How Activism Leads to a Popular Reform

We stage protests primarily to win support. It is then useful to look at how effective our actions are in swaying public opinion. With regard to teachers' strikes, this question was raised in a previous post on this blog, Should Teachers in the Philippines Go On Mass Leave:
Teachers' strikes are not purely driven by the interests of the teachers. When teachers are overworked and underpaid, such conditions will take a great toll on students' learning outcomes. Poor working conditions can adversely affect student learning in the classrooms. Teachers go on strike to raise awareness and alert the public of something seriously wrong about public school education. Strikes always happen when there are problems already in school. For this reason, it is quite difficult to address the question of whether teachers' strikes harm learning. Furthermore, when strikes do help teachers get their demands met, these may be solutions to the schools' problems and can therefore affect the students in a positive way.
Nonetheless, teachers in the Philippines are not strongly inclined to abandon their responsibilities. A strike is generally considered as a last resort.

Growing up and attending schools in the Philippines, however, gave me the impression that students' rallies were not final courses of action. Students could easily walk out of the classrooms and leave their academic responsibilities just to participate in a street demonstration. Protest actions generally happened during weekdays when classes were supposed to be in session, and not on the weekend. Cynically, it was no different from students skipping lectures. One of course could view participation in a rally as an informal education on active citizenship, but should this learning really justify truancy. Besides, how effective really is a protest when it is disruptive?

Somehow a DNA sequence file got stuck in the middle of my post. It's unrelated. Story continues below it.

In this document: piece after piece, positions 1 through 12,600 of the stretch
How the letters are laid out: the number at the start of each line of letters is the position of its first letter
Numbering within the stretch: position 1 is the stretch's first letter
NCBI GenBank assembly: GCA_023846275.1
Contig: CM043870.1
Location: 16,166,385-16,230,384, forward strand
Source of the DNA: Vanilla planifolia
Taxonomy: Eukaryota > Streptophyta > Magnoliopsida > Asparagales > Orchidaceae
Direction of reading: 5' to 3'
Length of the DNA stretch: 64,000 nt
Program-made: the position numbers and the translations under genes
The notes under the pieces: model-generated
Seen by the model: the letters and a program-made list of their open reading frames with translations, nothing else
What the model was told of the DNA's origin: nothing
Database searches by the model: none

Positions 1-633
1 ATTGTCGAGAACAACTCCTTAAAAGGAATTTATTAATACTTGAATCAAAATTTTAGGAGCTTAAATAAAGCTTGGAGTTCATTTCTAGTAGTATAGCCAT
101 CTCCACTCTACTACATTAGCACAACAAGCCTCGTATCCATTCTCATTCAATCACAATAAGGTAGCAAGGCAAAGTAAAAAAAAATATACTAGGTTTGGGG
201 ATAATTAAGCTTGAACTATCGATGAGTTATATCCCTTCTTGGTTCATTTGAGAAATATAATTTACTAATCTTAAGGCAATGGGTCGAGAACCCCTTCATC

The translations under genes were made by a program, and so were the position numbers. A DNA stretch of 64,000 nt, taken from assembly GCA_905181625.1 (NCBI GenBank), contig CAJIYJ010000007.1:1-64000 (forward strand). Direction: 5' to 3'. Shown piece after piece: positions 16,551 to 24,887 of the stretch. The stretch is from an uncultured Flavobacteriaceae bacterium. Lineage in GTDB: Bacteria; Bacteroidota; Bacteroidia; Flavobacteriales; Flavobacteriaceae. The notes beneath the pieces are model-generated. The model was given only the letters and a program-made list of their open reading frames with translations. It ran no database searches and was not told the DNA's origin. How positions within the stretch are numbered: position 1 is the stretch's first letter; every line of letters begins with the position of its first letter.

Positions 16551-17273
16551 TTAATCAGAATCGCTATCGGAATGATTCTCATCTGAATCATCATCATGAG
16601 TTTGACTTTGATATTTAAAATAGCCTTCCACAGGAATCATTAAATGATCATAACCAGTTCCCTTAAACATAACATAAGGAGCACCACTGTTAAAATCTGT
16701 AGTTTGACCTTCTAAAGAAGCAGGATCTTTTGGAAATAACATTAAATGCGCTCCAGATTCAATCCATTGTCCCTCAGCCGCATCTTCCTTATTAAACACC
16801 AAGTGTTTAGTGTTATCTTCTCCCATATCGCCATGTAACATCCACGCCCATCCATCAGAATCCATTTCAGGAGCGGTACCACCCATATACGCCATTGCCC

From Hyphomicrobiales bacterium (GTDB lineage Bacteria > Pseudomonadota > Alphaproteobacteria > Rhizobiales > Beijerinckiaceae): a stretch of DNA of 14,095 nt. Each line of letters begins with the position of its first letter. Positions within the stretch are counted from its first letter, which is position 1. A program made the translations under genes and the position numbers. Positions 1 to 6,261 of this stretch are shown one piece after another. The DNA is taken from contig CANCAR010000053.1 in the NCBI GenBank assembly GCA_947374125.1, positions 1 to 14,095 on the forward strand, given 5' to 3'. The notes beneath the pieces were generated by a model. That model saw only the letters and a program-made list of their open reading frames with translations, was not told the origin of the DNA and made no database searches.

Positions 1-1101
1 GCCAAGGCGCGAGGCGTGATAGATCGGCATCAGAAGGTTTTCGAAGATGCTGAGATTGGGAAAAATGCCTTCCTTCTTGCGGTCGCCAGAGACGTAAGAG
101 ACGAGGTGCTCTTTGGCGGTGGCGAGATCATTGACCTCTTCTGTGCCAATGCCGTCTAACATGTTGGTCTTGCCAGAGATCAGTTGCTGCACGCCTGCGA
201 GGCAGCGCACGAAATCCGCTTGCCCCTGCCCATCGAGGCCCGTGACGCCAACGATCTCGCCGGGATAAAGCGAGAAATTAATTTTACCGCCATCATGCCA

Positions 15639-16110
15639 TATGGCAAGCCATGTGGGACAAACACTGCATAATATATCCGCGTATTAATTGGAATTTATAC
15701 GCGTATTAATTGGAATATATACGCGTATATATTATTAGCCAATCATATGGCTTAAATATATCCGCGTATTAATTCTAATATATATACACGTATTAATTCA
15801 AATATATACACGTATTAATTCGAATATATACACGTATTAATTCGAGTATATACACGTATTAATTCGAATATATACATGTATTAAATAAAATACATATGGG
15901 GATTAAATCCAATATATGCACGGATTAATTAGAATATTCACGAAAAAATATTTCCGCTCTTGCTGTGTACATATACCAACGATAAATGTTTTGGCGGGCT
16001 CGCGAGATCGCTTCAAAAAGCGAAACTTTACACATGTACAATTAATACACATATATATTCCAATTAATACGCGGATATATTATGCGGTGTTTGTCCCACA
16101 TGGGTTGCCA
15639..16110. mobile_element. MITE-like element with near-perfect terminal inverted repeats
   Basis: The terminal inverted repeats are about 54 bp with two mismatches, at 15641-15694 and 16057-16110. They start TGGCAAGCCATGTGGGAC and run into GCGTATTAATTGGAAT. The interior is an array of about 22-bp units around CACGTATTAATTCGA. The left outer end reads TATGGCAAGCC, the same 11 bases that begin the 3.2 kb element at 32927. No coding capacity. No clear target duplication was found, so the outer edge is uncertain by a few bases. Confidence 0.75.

In a working paper, Feinberg and coworkers find the following:
Social movements are critical agents of change that vary greatly in both tactics and popular support. Prior work shows that extreme protest tactics – actions that are highly counter-normative, disruptive, or harmful to others, including inflammatory rhetoric, blocking traffic, and damaging property – are effective for gaining publicity. However, we find across three experiments that extreme protest tactics decreased popular support for a given cause because they reduced feelings of identification with the movement. Though this effect obtained in tests of popular responses to extreme tactics used by animal rights, Black Lives Matter, and anti-Trump protests (Studies 1-3), we found that self-identified political activists were willing to use extreme tactics because they believed them to be effective for recruiting popular support (Studies 4a & 4b). The activist’s dilemma – wherein tactics that raise awareness also tend to reduce popular support – highlights a key challenge faced by social movements struggling to affect progressive change.
Disruptive protests can backfire and reduce popular support. Recently, students at the University of the Philippines held a walkout:

Above copied from UP Office of Student Regent Facebook page

Interestingly, the comments on these posts only disparage the students. One comment says, "Look at the staggering amount of idiots. Instead of studying they do this."

The target of these protests, Philippines president Duterte, as reported by CNN Philippines, was attending to something different:

Above copied from CNN Philippines
The "news source" highly critical of Duterte, Rappler, had a different angle to this story. It only highlighted, "President Duterte offered “bright” Lumad youth the slots of students at the University of the Philippines (UP) who might choose to “walk out” of classes to join protests on the streets." The fact that a great number of Filipinos use the "data-free" version demonstrates how either careless or devious Rappler is. Duterte was speaking sarcastically and daring the students to miss school for a year. Those who grew up in the Philippines during my time would recognize that this was one way elders usually talked to the youth when making a point.

Activism fails when it does not lead to a gain in support from the public. This should be obvious to any social movement. Apparently, leaders of student protests are not paying attention to the dilemma between raising awareness and garnering public support. These leaders therefore appear to have goals other than advancing change in society. A selfish political ambition is the last thing our students need.


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